You may have heard the term Full-Time Equivalent (FTE) in the context of the number of employees working, the salary employees receive or the benefits a company is mandated to give their workers.
What does FTE stand for, how do you calculate it and how does it affect a company and its employees?
What is FTE or Full-Time Equivalent?
The FTE definition refers to the number of hours of work of a full-time employee.
Each company determines how many hours they consider full-time, calculating the number of hours worked each week by the number of workweeks a year. For example, a company might consider 40 hours a week, 52 weeks a year, as full-time. If an employee works 40 hours a week, they count as one full-time employee or 1.0 FTE.
If an employee works 20 hours a week for this same company, they only work half the amount as a full-time employee and are 0.5 FTE. An employee who works 60 hours a week works 1.5 times as much as a full-time employee and is considered as 1.5 FTE.
What is an FTE employee?
An FTE employee is someone who works the equivalent of the company’s full-time hours and is counted as 1.0. Note that a 1.0 FTE may mean there are two employees both working 0.5 FTE hours, or one employee working at 0.5 and two employees working at 0.25 hours.
If the company considers 30 hours as full-time, an employee working 30 hours would be a full-time equivalent employee. If a company considers 40 hours as full-time, an FTE employee would be someone who works 40 hours, or two employees working 20 hours would be considered 1.0 FTE.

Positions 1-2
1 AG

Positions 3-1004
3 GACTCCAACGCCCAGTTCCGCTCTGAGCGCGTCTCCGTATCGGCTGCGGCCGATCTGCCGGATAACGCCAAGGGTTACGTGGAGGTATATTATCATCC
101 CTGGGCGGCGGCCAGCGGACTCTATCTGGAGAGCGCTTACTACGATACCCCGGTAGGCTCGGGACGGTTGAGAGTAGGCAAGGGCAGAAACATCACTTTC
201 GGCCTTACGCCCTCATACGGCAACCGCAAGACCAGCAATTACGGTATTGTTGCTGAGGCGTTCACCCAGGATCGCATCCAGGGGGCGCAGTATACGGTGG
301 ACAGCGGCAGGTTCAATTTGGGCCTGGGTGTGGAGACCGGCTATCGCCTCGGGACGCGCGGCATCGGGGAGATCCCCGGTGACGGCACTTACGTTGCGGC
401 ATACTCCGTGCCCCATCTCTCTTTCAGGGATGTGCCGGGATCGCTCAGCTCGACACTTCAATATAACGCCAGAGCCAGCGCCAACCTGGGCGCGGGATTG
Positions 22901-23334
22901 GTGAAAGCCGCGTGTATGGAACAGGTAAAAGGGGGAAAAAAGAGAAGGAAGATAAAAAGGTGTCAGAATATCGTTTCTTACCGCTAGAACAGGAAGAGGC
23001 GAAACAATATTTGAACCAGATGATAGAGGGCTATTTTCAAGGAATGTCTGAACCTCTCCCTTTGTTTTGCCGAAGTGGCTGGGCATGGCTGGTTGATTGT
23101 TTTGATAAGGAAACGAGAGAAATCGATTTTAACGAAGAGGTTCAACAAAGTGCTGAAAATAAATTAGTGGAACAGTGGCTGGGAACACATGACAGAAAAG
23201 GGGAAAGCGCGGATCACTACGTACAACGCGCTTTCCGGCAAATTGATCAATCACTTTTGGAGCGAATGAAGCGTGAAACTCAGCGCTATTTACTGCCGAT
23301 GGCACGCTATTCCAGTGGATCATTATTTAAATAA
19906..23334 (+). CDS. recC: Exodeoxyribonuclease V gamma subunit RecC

How to Calculate FTE
To calculate the Full-Time Equivalent, simply divide the number of hours an employee works by the number of hours the company counts as full-time.
The FTE formula is # of hours worked / # of full-time hours.
Full-Time Equivalent Calculator
To figure out an employee’s FTE:
- Calculate the Full-Time Equivalent hours per year. To do this, take the number of hours a full-time employee should work each week, and multiply by how many weeks per year the company expects the employee to work.
Remember to deduct any allotted holidays, vacation and sick days from the total number of hours working in a year. For our examples, we are allotting four weeks total time off a year, bringing the number of working weeks down from 52 to 48.
For example, 40 hours a week x 48 weeks a year = 1920 FTE hours in a year.
- Determine how many hours an employee works in a year by multiplying the number of hours they work in a day, by the number of days they work a week, by the number of weeks they work a year.
Remember to deduct holidays and days off. In our example, the company gives all its workers the same four weeks off, but employees may have different benefits packages in some companies, which may change the FTE calculations. For instance, part-time employees may not receive as many days off as their full-time colleagues.
- For example, Janet works 10 hours a day, 5 days a week: 10 x 5 x 48 = 2400 hours
- Tom works 8 hours a day, 5 days a week: 8 x 5 x 48 = 1920 hours
- Ryan works 5 hours a day, four days a week: 5 x 4 x 48 = 960 hours
- Gina works 5 hours a day, 2 days a week: 5 x 2 x 48 = 480 hours
- Divide the number of hours an employee works by the number of FTE hours.
- For example, Janet works 2400 hours / 1920 FTE hours = 1.25 FTE
- Tom works 1920 hours / 1920 FTE hours = 1.0 FTE
- Ryan works 960 hours / 1920 FTE hours = 0.5 FTE
- Gina works 480 hours / 1920 FTE hours = 0.25 FTE
Calculating a Company’s FTE
Once a business knows the FTE of each employee, they can calculate their company’s FTE.
- List of the company’s salaried employees working either full-time or part-time but exclude any independent contractors.
For example, company ABC has four employees: Janet, Tom, Ryan, and Gina.
- Calculate the total FTE of the employees.
In our example, we calculated Janet at 1.25, Tom at 1.0, Ryan at 0.5 and Gina at .25.
- Add up all the employees’ FTE to determine the total Full-Time Equivalent of the company.
In our example, 1.25 + 1.0 + 0.5 + 0.25 = 3.0
This means that although company ABC employs 4 workers, their combined hours are equivalent to 3 full-time employees.